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6 reasons to use the Journalist Enquiry Service versus #JournoRequest

Journalist Enquiry Service versus JournoRequest hashtag

You’ve got a deadline coming up for an important feature and your usual resources for case studies, products for review, up-to-date research or spokespeople have let you down – where do you get what you need?

For UK journalists in particular, tweeting out an ask with the #JournoRequest hashtag is a popular and convenient choice, but there are plenty of pros to using the free-for-journalists ResponseSource Journalist Enquiry Service instead. Here are just a few of them…

1. You can target specific niches and sectors with your request

The #JournoRequest hashtag is watched by many PRs and marketers looking for opportunities to work with journalists, but it’s also open to everyone with a Twitter account. That’s a lot of people who don’t have what you need. The Journalist Enquiry Service allows for targeted requests to appropriate sectors and niches including Business & Finance, Home & Garden and Retail & Fashion, meaning the right people can see your request and offer you relevant material.

2. You can include all the detail you need

Being concise is good, but sometimes 140 characters just aren’t going to cut it. You might want to include previous pieces you’ve done to give an idea of style or format, explain a bit more about what your focus will be, even link to what has inspired the piece you’re working on. While you probably shouldn’t write a whole novel in there (and who has time for that when there are deadlines to work to), there is enough space to make clear exactly what you want from the UK PRs that use the Journalist Enquiry Service… as well as what you don’t.

3. Your requests are only shared with vetted users

Maybe you have a fresh take on something and would rather not broadcast your idea to others who might fancy writing about the same thing for a competitor outlet (not that anyone would do that), or even the outlet you’ve pitched your freelance piece to – the Journalist Enquiry Service is the perfect avenue. While the service is free and open for journalists to use, where the requests go is carefully vetted. Subscribers are PRs and comms professionals who are actively interested in providing help to the UK media (while gaining coverage in the media, of course) and requests go straight through to their inboxes.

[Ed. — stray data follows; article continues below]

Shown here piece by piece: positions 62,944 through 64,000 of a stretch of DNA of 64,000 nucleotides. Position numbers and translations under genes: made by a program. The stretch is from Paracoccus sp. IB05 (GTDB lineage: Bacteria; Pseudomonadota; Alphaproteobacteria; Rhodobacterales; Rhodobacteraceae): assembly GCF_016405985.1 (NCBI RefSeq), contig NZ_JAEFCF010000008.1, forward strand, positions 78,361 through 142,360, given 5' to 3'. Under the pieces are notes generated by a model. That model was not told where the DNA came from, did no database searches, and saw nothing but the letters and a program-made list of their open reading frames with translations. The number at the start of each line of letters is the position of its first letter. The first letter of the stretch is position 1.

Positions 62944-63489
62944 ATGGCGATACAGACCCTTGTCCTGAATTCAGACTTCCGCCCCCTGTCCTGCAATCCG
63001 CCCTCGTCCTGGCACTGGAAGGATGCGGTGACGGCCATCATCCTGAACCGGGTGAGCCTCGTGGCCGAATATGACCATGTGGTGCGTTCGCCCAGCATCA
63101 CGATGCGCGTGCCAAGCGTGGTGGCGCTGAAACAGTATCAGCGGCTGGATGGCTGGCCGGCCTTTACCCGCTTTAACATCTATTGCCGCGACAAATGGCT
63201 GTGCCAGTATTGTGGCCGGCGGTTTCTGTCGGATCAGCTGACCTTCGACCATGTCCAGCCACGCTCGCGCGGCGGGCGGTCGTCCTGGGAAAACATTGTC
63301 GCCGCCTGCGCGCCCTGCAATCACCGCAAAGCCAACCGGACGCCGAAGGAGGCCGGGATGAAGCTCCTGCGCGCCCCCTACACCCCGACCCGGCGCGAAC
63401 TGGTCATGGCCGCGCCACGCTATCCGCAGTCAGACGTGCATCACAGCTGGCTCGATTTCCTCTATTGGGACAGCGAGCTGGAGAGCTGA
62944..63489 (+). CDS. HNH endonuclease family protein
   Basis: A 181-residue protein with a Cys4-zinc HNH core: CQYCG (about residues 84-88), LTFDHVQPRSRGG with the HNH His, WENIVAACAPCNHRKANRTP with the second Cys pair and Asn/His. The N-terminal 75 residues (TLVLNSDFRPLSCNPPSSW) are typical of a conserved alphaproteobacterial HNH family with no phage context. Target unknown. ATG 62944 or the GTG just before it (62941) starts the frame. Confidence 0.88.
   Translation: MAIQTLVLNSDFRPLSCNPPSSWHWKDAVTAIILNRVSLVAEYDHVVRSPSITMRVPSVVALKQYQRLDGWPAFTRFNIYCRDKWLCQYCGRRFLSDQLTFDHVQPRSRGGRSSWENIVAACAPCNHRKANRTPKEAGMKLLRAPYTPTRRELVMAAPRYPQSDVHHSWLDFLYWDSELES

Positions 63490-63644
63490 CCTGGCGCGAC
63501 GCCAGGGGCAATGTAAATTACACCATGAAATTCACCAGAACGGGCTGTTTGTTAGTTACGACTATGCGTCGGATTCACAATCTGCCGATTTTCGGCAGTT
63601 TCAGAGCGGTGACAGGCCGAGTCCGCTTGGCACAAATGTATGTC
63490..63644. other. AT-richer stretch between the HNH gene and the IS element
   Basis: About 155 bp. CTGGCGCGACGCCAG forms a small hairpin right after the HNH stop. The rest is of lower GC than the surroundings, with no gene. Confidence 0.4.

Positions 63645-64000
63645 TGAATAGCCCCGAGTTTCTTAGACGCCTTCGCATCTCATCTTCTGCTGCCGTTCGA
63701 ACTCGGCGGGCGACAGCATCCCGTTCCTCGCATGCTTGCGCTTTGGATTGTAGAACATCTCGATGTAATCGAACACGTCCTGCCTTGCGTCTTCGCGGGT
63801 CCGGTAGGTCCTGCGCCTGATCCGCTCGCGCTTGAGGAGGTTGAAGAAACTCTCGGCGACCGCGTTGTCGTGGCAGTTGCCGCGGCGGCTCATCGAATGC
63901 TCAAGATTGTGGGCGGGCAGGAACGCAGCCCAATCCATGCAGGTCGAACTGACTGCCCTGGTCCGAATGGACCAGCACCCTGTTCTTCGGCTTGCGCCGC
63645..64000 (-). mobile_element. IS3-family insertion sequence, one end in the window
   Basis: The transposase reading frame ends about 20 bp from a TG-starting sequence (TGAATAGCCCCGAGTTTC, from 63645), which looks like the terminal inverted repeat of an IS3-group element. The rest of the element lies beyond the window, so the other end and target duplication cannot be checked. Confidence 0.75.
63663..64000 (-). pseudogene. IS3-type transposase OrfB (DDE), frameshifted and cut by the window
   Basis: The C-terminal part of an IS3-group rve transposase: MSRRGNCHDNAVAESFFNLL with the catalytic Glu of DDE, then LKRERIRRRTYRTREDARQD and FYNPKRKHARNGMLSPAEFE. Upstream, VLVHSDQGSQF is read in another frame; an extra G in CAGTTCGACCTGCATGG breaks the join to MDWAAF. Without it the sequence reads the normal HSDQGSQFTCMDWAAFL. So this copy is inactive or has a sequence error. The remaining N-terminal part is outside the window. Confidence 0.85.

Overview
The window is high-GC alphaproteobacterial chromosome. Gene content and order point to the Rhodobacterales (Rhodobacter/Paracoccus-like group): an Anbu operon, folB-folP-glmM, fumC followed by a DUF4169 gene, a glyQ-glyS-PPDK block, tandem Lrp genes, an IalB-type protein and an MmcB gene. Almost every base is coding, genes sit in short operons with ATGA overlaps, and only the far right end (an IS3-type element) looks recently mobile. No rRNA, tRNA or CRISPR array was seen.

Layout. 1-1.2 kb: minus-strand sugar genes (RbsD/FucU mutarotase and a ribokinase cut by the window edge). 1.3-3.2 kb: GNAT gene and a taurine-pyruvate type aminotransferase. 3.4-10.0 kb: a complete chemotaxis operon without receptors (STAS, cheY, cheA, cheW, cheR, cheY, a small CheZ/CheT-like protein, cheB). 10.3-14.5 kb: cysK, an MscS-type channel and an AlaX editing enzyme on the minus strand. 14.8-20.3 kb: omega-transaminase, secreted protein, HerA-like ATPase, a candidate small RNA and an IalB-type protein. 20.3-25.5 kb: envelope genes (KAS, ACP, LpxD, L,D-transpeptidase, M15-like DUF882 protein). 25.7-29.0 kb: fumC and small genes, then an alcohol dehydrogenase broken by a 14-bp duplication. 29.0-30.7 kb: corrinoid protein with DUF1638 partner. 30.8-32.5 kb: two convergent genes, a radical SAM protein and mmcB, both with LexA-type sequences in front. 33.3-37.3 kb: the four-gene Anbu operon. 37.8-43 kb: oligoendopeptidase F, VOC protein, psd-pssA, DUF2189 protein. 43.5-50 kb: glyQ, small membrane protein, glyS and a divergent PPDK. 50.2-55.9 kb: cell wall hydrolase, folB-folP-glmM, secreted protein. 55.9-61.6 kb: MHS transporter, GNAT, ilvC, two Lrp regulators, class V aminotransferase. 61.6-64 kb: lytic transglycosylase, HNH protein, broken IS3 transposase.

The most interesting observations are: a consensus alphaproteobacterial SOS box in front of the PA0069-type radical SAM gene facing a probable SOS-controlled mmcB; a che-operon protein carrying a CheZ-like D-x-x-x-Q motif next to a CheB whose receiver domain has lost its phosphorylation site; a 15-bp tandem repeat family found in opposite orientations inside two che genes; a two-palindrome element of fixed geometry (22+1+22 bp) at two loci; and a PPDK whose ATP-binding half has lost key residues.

4. You don’t have to share your contact details with request recipients until you’re ready

When to invite someone into your DMs and when to share your email address doesn’t even have to be a consideration when starting the dance between journalist-who-needs-thing and PR-who-might-have-thing. Once a journalist has sent their request via the Journalist Enquiry Service, contact between you and subscribers who reply with offers starts through our internal network. Email replies come via, until you’re ready to share your own contact details.

5. You can set a firm deadline

If you still had space in your #JournoRequest tweet for a deadline for leads, or added it to the thread, it could still be missed by busy PRs. When it’s time to finish off and file your feature, you could go back and delete the tweet, or even tweet again with ‘Please don’t send me any more luxury cheese/knitting club launch invites/advice for new blue-tongued skink parents’ if the offers keep piling in. Alternatively, you can set a clear deadline on the Journalist Enquiry Service form that isn’t easily ignored or unnoticed. When your request is done, it falls off of the system and PRs can no longer reply (though, if you find you need more contributions, you can always use your request id to resend your original request without filling the form back in).  

6. Journalist Enquiry Service users are useful to know

The Journalist Enquiry Service isn’t just used by agency and in-house public relations or comms people, as helpful as they are. Subscribers regularly using the service and responding to journalists looking for help also include charities, local councils, Government agencies, celebrity agents and academics. Many journalists who have sent a request via JES have built useful industry connections for finding future case studies and tips on upcoming trends in the sectors they cover through using the service. So instead of throwing your request for information for your next feature out into the wilderness of social media, target relevant sectors and professionals who have exactly what you’re looking for, whatever you’re working on next.

Ready to send your own request out to experts with info, review products and spokespeople perfect for your particular niche? Use the Journalist Enquiry Service to get what you need, straight to your inbox.

Want to know how to get the most out of the ResponseSource Journalist Enquiry Service? Here’s some tips on optimising your requests and advice on saving time to receive relevant contributions.

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